S Irfan Habib
Paperback, Pg 200
While Europe was still stuck in the Dark Ages, scientists in the Islamic world were translating Aristotle, and making huge strides in astronomy, mathematics and philosophy. Two thousand years later, the idea of scientific progress seems to be locked in a hopeless war with Islam. When and how did Islam lose its enthusiasms for the workings of the natural world
S Irfan Habib, one of the countrys foremost historians, traces the trajectory of how mainstream Islam came to question modern sciencebeginning with the reformers of the nineteenth century and ending with present-day ideologues. Through the lives of famous men like Sir Syed Ahmed Khan and Maulana Abul Kalam Azad, he demonstrates that the modern-day promulgation of Islam and its followers as anti-modern and anti-science is a myth that leads, quite literally, to explosive consequences. Habib also channels his scholarship of both history and Islam to question the controversial idea of Islamic science as a category distinct from modern, Eurocentric science.
In an easy style that belies the weightiness of the questions it seeks to answer, Jihad or Ijtihad challenges both stereotypes and propaganda.
Edited by John Zavos, Pralay Kanungo, Deepa S Reddy, Maya Warrier and Raymond Brady Williams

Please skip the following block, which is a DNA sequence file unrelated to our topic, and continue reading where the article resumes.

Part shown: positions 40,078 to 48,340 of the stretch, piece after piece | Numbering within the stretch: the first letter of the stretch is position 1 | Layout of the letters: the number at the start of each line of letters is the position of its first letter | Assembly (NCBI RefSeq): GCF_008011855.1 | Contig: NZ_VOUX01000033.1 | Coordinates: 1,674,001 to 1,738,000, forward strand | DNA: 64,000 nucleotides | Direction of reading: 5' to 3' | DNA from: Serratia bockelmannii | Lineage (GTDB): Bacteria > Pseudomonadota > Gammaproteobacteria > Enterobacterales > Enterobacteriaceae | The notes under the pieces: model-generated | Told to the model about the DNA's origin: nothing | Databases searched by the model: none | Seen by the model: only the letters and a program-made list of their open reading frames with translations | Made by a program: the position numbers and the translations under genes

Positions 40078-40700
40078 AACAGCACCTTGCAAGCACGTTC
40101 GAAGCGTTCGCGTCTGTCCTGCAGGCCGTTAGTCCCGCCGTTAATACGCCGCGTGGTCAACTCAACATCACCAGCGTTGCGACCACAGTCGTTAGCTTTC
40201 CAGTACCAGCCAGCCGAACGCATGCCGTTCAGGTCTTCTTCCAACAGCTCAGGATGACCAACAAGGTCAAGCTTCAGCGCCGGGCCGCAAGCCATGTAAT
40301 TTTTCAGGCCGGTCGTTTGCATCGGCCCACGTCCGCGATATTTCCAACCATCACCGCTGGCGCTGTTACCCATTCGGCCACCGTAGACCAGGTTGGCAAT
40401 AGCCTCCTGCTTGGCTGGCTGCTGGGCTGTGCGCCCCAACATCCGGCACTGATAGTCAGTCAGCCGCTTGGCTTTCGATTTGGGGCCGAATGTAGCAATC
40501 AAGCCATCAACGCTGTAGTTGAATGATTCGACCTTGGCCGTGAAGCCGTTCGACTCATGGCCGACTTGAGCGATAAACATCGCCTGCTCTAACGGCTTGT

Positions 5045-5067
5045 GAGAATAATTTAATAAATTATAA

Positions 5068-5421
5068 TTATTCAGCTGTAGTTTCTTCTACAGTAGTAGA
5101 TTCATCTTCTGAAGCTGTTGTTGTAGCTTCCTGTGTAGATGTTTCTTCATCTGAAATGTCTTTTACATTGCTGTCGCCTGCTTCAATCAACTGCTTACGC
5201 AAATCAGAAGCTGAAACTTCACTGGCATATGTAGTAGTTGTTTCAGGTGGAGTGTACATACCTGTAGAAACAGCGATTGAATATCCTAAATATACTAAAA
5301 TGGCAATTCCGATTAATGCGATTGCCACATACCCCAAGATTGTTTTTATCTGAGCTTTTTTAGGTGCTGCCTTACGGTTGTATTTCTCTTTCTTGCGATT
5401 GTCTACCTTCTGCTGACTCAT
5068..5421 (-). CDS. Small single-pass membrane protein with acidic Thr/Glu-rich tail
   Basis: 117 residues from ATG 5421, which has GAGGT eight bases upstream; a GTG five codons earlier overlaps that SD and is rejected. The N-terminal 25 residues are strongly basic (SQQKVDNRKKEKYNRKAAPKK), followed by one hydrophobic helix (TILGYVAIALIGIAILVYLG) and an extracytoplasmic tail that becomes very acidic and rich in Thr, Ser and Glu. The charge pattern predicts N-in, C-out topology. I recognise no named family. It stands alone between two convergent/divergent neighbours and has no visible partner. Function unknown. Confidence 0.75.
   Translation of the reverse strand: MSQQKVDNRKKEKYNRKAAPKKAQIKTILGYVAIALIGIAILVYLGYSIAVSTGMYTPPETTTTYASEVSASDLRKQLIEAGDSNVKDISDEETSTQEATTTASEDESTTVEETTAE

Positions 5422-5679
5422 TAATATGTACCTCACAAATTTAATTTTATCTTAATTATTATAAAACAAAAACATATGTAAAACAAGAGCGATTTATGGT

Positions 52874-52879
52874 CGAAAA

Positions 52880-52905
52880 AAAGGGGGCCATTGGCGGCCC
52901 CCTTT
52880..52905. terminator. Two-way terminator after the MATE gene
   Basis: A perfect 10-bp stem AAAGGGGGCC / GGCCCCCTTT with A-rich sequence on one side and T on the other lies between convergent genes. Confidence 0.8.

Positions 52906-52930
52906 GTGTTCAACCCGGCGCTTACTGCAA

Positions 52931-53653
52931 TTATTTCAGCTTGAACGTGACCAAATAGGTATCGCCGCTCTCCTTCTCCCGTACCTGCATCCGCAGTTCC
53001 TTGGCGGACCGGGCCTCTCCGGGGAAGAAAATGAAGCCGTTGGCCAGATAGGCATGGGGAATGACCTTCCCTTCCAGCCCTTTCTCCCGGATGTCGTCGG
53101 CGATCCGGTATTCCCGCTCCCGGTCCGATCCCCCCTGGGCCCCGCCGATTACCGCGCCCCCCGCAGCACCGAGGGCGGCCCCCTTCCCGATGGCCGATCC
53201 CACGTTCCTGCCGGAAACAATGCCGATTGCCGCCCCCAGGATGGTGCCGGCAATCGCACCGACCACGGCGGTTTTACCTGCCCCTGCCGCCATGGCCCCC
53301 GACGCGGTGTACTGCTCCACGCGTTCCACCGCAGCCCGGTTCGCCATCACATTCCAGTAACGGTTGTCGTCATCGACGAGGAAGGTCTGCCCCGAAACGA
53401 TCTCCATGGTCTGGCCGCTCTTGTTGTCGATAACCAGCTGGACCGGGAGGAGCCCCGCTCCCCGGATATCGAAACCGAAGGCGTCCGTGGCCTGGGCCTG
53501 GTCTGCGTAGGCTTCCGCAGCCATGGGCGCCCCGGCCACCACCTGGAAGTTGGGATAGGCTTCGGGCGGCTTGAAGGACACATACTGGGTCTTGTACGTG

Hardback, Pg 536
Public Hinduisms critically analyses the way in which Hinduism is produced and represented as an established feature of modern public landscapes. It examines the mediation, representation and construction of multiple forms of Hinduism in a variety of social and political contexts, and in the process establishes it as a dynamic and developing modern concept. The essays in this volume are divided into themes that address different aspects of the processes that form modern Hinduism. The book includes discussions on topics such as ecumenical initiatives, the contemporary interpretation of particular sampradaya and guru traditions, modes of community mobilisation and the mediation strategies of different groups. It also provides India and diaspora-focused case studies as well as snapshot views elaborating on different themes.
A Calendar Too Crowded
Paperback, Pg 192
This is a collection of poignant stories and poems woven around the theme of womanhood. What makes this work of fiction different from other books that highlight the plight of women is its unique approach. There are quite a few days in the calendar that are devoted to women. The aim of remembering and commemorating such days is simple enough; they serve the purpose of spreading awareness and thereby attempting to protect the rights of women. Some of these marked days in the calendar have been imaginatively used as a starting point for the stories and poems in this book. So while the theme of a story under the month of January is inspired by the National Day for the Girl Child in India (24 January), another story under the month of November takes up the Elimination of Violence Against Women Day (25 November) as its focal point. The intent, however, is to probe further and discover the ugly truth of womens continuing subjugation.